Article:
Having better things to do with my time, I dealt with the minor inconvenience for months but after having some annoying down-time at work to kill, I flexed my Google-fu and found a quick work-around for troublesome form fields that don’t want to auto-save and don’t want to auto-submit.
There is a feature that I had forgotten about, after you fill in a form, you can right-click on the form and a menu will pop-up with the option for “1Password” and under that menu will be “Save Login…” Select that option and your friendly “Save Login in 1Password” dialog will pop-up. Here, you can save your log in normally. If you’re lucky, you will be able to auto-submit again. If not, you will at least be able to have the form auto-fill and you’ll have to do the heavy lifting of just clicking the submit button.
Here is 1Password’s guide to “Website Login Issues” that may be able to help you further if you’re still having problems.
I’m a huge fan and proponent of password management software and especially 1Password by AgileWebSolutions. Yes, its paid software and there are alternatives but I use a Mac and I like eye candy (plus I got it for free from a MacHeist a while back, so nyah.)
When I started working at my new job, I wanted to import all of my logins in case I needed them at work. I quickly found that working at a credit card company meant there were a lot of limitations to what you were and were not allowed to do. One of these things was that I couldn’t log in to Dropbox (where I keep my encrypted 1Password key chain for syncing across machines) and the second was that you needed to go through a proxy server in order to access anything on the internet.
The Dropbox I could live without, I would just have to manually sync my key chain every once in a while for passwords I might reset. The proxy thing was a problem though.
Every time I opened Firefox or Safari meant I had to authenticate against the proxy server. In Firefox this was especially a problem because every time I opened Firefox with tabs already open from a previous session, Firefox would prompt for my proxy password for each tab that was open to an external web site. This meant almost a “ba-jillion” window prompts.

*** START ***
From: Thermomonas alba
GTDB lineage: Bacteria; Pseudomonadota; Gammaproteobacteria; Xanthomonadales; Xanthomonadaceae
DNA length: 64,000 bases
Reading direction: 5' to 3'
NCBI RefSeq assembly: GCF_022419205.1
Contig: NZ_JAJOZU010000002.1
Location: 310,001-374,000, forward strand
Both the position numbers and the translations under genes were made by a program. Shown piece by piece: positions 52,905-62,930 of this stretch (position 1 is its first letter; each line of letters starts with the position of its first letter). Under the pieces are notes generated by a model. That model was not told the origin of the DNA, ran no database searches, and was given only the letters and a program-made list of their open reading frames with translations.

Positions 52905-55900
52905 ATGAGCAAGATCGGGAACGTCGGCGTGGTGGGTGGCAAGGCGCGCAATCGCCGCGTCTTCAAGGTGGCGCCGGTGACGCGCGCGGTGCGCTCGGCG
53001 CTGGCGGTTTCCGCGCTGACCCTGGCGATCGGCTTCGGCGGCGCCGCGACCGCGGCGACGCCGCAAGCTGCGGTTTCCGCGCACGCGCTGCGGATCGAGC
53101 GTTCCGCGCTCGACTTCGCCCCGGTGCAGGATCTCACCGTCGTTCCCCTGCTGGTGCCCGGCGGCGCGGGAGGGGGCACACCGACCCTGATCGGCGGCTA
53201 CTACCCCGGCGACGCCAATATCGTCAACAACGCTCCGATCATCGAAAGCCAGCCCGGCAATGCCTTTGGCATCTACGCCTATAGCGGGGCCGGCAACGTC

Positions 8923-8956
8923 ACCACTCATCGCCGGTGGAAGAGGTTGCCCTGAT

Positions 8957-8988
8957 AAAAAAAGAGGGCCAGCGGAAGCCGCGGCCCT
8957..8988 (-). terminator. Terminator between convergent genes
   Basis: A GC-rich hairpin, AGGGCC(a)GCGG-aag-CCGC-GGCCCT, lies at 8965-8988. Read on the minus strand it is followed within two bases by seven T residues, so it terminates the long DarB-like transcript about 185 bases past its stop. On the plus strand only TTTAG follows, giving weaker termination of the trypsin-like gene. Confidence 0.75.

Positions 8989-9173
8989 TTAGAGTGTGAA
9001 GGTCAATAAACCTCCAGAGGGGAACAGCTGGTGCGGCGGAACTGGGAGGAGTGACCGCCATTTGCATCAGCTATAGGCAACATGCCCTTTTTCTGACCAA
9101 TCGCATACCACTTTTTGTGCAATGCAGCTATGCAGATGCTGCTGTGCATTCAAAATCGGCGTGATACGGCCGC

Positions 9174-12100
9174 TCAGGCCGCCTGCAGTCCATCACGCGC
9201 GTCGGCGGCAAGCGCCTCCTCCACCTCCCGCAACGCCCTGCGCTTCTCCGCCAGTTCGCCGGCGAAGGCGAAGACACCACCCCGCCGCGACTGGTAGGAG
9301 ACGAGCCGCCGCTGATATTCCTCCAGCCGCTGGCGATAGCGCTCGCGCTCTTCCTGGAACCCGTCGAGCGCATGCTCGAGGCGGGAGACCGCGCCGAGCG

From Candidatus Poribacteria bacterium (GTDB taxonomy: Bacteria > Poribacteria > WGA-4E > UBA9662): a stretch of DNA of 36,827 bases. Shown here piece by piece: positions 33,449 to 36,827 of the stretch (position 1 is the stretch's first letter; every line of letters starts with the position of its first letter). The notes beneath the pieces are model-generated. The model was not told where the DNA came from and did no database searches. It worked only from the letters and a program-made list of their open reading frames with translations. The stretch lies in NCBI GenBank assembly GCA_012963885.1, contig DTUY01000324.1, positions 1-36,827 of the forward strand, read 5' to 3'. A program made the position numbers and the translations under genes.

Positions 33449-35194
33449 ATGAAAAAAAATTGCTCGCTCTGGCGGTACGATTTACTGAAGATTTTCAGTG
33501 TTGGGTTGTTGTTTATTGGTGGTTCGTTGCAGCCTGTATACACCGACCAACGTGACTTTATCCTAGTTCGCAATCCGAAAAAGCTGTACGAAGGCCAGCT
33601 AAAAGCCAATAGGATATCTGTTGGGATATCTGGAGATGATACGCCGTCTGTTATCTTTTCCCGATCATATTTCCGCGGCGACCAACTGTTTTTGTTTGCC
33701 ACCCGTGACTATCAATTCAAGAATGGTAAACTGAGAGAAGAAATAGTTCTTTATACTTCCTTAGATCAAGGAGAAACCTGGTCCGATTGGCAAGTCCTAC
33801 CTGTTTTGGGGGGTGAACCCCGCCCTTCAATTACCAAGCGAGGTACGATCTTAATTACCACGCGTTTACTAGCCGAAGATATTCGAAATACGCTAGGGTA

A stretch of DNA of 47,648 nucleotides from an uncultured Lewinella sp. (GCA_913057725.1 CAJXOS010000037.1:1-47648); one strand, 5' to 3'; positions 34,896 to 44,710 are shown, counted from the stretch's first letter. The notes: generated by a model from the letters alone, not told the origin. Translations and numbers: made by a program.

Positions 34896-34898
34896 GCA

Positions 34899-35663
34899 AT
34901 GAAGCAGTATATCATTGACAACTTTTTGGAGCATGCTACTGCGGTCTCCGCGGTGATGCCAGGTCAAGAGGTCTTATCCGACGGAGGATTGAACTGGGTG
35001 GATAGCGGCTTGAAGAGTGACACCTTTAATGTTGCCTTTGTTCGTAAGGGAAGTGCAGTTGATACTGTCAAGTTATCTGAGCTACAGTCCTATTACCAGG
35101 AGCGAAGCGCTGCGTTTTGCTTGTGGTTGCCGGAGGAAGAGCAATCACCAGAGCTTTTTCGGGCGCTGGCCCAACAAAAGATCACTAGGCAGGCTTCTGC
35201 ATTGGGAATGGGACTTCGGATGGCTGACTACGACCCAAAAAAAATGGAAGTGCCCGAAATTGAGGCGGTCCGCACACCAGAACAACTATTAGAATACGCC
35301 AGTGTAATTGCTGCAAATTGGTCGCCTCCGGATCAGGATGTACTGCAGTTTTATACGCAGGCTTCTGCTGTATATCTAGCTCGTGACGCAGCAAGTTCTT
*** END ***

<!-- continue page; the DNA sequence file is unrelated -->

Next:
1Password keeps track of passwords based on the domain, but because it was a proxy password, depending on what page it was trying to load, the “domain” 1Password would “pick up” was usually the wrong one. Obviously, I didn’t want to have to enter my proxy password manually every time (why would I have the password manager in the first place then?!)
The work around for this is to open up 1Password, create the entry for your proxy server username/password and where it says “Display: Always” there is an additional entry at the end of the drop-down that says “Show in Every HTTP Auth Prompt.” That’s the golden ticket!
Now, when you open Firefox, (warning: it still opens up a million authentication windows but you only have to fill out one) in the 1Password drop down to fill out the prompt you will see your proxy option. You may have to refresh the pages if it didn’t pop up the auth prompts in order but that was an acceptable price to pay for me to have both 1Password and Firefox.
A “gotcha” to watch out for is in Safari. I noticed that if I reset my browser settings (like, everything blown away, settings, cookies, etc) it lost the proxy server authentication. What you have to do is disable 1Password as a plugin in Safari and restart Safari. A single prompt should pop up asking you for your proxy username and password and will ask you if you want to save it to your key chain. Click the box and submit. When you enable 1Password as a plugin again you should be golden and won’t have to input your proxy password ever again.
I hope this helps someone out there that had the same problem! Took me a good week or so to get everything running smoothly.